Big Cleaning

This is almost a month late, so sorry about that! Lots of exciting news recently, one being that I’m expecting! Woohoo! Can’t wait to bring a new edition into the family! ❤ This blog may shift its focus from regular-ol’ housewife to Japanese mommy! Of course I’m not Japanese, so Baby will get a mix of Japanese/American/whatamIdoing, haha.

Let me move on to my topic of the day, Spring Big Cleaning! We have Spring Cleaning in America, so Big Cleaning is basically the same thing, just in December. It’s best to do big projects one at a time stretched across December before the New Year comes. Why do we do it at this time? A clean house invites God (or the Japanese equivalent of God) to bless your home and family! The only downside is that it’s COLD, and I’m terrible in cold weather. I swear I was a bear in a past life, lol.

Anyways, if you want to do it right, here is what you need:

cleaning An apron

A bandanna

A mask

Gloves (if working with chemicals)

Whatever cleaning supplies you need for your project.

 

 

 

So, what’s so different about “Big” Cleaning? Well, we clean all the windows in the house for one. We also clean the air filters. Rub the grease off of everything in the kitchen from all that cooking. Dust places you normally don’t even think about. Things you don’t normally do because they take some effort. We also do the normal cleaning (toilet area, vacuuming, etc.). Basically everything! All the “gear” is of course optional, my aunt-in-law doesn’t use it, but I love it! For one, dust makes me feel horrible! I’ll be sneezing all day after inhaling that junk. Also, it’s good to keep it out of my hair because it’s hard to pick out. The apron is good if any dirt or chemicals splash on your clothes. Gloves are obviously to protect your hands. So, did you do your Big Cleaning, or plan on doing your Spring Cleaning? Happy New Year!

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Woah, Two Months Already??

As the title implies, I am blown away by how fast time flies. I do want to write more about customs, but for the moment I want to write about a feeling I was struck by today. 🙂

Being the brave 29-year-old that I am, I went for my flu shot today. Yes, haha, almost 30 and nervous about needles. Go ask my parents, they can vouch for me. As a child I had an absurd fear of them. Oh the horror stories my parents and doctors can tell you. Now that I am an adult, I know this is a silly fear (after all, adults should be masters of all their fears by now, right!?) but I can’t help but still have that slight nervous feeling. Last year I had that feeling, but (wo)manned up and found out…hey! It really isn’t so bad! *happy dance all the way home* This year I went in for it again, knowing that it’s not bad at all, but still had the butterflies in my stomach a little. Well, there were a LOT of people of all ages there today. I was one of the first to arrive and still had to wait an hour and a half almost. While I waited, some of my students came in for the same thing as me! Of course they didn’t want to be there to get the shot. (You would never know this by the way they ran around and played though, lol)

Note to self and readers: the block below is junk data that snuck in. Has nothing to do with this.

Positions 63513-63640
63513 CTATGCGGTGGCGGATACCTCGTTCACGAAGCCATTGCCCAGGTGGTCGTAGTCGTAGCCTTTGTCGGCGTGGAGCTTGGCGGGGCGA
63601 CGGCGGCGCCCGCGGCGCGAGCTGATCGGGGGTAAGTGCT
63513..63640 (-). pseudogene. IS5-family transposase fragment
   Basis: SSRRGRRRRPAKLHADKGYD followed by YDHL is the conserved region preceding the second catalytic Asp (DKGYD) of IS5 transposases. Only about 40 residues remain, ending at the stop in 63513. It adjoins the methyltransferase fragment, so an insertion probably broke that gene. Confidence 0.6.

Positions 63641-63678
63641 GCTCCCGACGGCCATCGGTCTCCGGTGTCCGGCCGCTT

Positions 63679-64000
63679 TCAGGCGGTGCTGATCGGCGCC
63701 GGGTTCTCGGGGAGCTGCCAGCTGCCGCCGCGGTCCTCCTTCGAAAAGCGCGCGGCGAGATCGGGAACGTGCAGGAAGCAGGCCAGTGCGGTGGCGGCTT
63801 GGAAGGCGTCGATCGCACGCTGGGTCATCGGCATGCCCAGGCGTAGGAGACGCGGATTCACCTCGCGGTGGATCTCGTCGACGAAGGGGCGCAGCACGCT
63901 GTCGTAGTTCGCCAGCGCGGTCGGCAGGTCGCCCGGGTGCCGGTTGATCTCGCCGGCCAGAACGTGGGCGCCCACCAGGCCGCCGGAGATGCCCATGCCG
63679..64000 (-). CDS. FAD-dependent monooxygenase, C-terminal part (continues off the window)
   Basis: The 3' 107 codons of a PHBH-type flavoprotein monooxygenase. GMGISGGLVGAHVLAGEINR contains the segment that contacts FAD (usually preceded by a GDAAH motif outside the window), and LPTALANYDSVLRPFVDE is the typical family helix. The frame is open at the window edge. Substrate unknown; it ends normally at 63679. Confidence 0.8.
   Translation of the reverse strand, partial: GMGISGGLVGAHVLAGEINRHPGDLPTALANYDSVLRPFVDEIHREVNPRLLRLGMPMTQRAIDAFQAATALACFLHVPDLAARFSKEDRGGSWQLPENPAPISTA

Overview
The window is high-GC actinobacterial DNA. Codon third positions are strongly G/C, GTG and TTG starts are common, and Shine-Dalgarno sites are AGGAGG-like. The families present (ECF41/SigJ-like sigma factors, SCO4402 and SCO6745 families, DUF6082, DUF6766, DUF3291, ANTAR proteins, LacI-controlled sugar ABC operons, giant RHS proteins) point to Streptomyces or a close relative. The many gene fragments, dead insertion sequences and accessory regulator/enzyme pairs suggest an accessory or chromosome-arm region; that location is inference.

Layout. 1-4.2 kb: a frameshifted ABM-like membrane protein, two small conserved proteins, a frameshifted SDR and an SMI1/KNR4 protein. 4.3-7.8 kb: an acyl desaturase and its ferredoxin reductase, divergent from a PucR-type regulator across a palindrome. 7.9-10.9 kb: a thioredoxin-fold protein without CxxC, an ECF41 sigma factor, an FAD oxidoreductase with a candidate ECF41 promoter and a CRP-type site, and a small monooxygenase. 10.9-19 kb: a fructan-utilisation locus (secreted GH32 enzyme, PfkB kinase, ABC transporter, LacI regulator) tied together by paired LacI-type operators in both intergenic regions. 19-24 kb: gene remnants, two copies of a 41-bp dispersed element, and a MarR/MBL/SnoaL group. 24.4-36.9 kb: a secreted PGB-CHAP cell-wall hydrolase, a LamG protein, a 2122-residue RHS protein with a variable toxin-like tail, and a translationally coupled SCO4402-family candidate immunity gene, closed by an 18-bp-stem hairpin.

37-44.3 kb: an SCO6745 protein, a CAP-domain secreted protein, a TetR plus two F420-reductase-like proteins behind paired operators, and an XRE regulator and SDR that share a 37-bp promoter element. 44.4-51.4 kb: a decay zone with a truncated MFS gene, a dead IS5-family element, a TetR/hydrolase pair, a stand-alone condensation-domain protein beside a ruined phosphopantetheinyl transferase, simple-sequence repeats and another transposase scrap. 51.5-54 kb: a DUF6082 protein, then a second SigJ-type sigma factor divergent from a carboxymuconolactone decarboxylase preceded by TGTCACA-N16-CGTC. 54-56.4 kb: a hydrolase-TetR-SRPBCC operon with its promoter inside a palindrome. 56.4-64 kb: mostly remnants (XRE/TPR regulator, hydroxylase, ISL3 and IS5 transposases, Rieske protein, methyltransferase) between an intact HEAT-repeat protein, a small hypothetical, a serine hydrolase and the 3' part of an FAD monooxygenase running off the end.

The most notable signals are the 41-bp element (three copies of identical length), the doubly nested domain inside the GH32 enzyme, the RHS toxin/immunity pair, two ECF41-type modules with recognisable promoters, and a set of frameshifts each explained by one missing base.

So finally it was my time to go in, and a new feeling came over me. I can’t be a coward in front of these (or any) children, no matter what. Last year I was basically by myself, stewing in my own emotions, and didn’t care that others saw that I was nervous because…I don’t know. Last year of course I was brave and rejoiced that it was literally nothing, but this year I had a new challenge. I had to show these children that shots are nothing. Why did I feel like that? Maybe it was revenge for my own feelings as a child, how much of a coward I was. Maybe I felt if I can show these kids a smile through the entire thing, their experience will be a little better, and that was something that I really wanted for them. The family clinic is not so private, it might also be a Japan thing, but kids are free to roam, and though they’re not supposed to, they do peak their heads into the rooms from time-to-time to see what’s up. And me being their teacher, of course they wanted to see my experience. Suddenly, I wasn’t just “Lindsay” anymore, I was “Lindsay, brave warrior for children everywhere!” This feeling made me feel strong, like a lion or a viking! Like even if something is scary for me, I can get through it because I want to show those kids that yeah, the world has scary things but with some courage look what we can overcome! I smiled through the whole thing (I shut my eyes and tensed up a bit but I don’t think I’m in the minority for that, lol) and told the kids, “See! I’m okay, it’s not bad at all!”